Nearly Two Years On The Job, DCF Head Talks Tenure During Initial Confirmation Hearing

Dec 3, 2015

Florida Department of Children and Families Secretary Mike Carroll speaking during his Senate confirmation hearing Thursday.
Credit Florida Channel

The head of Florida’s child welfare system gained unanimous approval during his initial Senate confirmation hearing Thursday.

Speaking to members of the Senate Children, Families, and Elder Affairs Subcommittee Thursday, Florida Department of Children and Families Secretary Mike Carroll joked about his tenure so far. He’s Governor Rick Scott’s third appointment to the position.

“I’ve had a relatively short tenure. I’ll tell you an interesting anecdote. I’ve been the Secretary 20 months now, not yet confirmed. The average tenure is about 18 months. So, I’m feeling like I’m doing pretty good,” joked Carroll, to laughter. “You know?”

But, on a more serious note, Carroll spoke about his achievements as well as areas for improvement. Among the positives, he says, is further implementation of a new child welfare reform law.

Carroll’s agency has been under scrutiny for a spate of child deaths that have occurred under their supervision. And, he says that’s something he’s really trying to change.

“Can’t be more proud of the folks that worked for this department and the folks that we partnered with,” he added. “So, while I may not commit to you that we’ll prevent every tragedy, I will commit to you once again that we will continue to work with this committee, staff on this committee, our partners on the ground to work with us every day to keep people safe to make sure that we get better and we get it right more times than we get it wrong. And I think that we can do that. I sure would like to end child deaths where I then I have to go back and explain opportunities that we missed to keep kids safe.”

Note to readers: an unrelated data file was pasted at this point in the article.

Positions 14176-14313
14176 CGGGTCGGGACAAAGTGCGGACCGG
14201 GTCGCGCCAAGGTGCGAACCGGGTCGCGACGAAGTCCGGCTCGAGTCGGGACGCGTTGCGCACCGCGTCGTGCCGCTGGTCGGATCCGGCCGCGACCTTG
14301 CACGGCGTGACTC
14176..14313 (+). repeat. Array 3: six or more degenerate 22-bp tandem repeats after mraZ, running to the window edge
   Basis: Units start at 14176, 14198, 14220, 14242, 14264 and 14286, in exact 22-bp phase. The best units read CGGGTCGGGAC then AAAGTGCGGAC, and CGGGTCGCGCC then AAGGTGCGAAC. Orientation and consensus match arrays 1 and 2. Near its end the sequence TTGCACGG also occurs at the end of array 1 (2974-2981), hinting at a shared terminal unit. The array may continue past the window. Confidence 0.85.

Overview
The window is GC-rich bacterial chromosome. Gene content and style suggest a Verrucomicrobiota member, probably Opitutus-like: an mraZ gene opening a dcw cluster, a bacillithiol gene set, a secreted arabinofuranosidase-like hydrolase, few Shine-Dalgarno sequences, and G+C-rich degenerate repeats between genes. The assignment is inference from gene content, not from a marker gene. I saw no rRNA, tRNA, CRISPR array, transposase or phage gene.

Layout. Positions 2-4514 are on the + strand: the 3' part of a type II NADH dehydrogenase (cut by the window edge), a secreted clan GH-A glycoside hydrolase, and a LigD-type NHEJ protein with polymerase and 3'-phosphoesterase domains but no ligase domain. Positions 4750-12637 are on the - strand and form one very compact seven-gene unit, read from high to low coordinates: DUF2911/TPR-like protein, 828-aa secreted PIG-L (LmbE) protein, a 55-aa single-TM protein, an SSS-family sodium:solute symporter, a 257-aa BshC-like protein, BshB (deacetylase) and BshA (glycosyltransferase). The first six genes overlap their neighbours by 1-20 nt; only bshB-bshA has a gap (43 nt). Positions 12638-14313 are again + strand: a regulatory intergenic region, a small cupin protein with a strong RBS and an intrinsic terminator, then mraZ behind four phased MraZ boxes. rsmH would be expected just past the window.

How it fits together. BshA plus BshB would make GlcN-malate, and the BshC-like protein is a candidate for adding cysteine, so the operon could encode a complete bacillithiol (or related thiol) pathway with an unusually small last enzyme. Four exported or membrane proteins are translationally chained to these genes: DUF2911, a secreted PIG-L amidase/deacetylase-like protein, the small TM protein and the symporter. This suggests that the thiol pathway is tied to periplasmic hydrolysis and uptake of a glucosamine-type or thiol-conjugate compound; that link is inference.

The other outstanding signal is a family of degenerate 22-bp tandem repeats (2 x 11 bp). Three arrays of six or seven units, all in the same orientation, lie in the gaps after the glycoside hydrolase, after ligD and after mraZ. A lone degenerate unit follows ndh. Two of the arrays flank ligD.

Sen. Nancy Detert (R-Venice) thinks Carroll is doing a good job so far.

“I mean, Secretary Carroll, if I had your job, I probably not be able to sleep nights, knowing what you know and what you have to deal with, and when you’re making a decision that could be the death of a baby or the life of a baby, it’s very difficult to sleep,” she said.

Child advocate Jack Levine, founder of 4Generations Institute, was among those who had more good things to say about Carroll.

“This has been the 14th [DCF]Secretary whom I’ve had opportunity to work with, and he has shown a diversity of Community Based Organizations—some of which are represented here in this very room—that working together is a way to really make progress, and I credit him for that,” he said. “Second of all, as we perfect our postmortems, he has really shown that prevention is the key.”

In addition to Carroll, the panel also unanimously confirmed Agency For Persons with Disabilities Director Barbara Palmer and Florida Department of Elder Affairs Secretary Sam Verghese.

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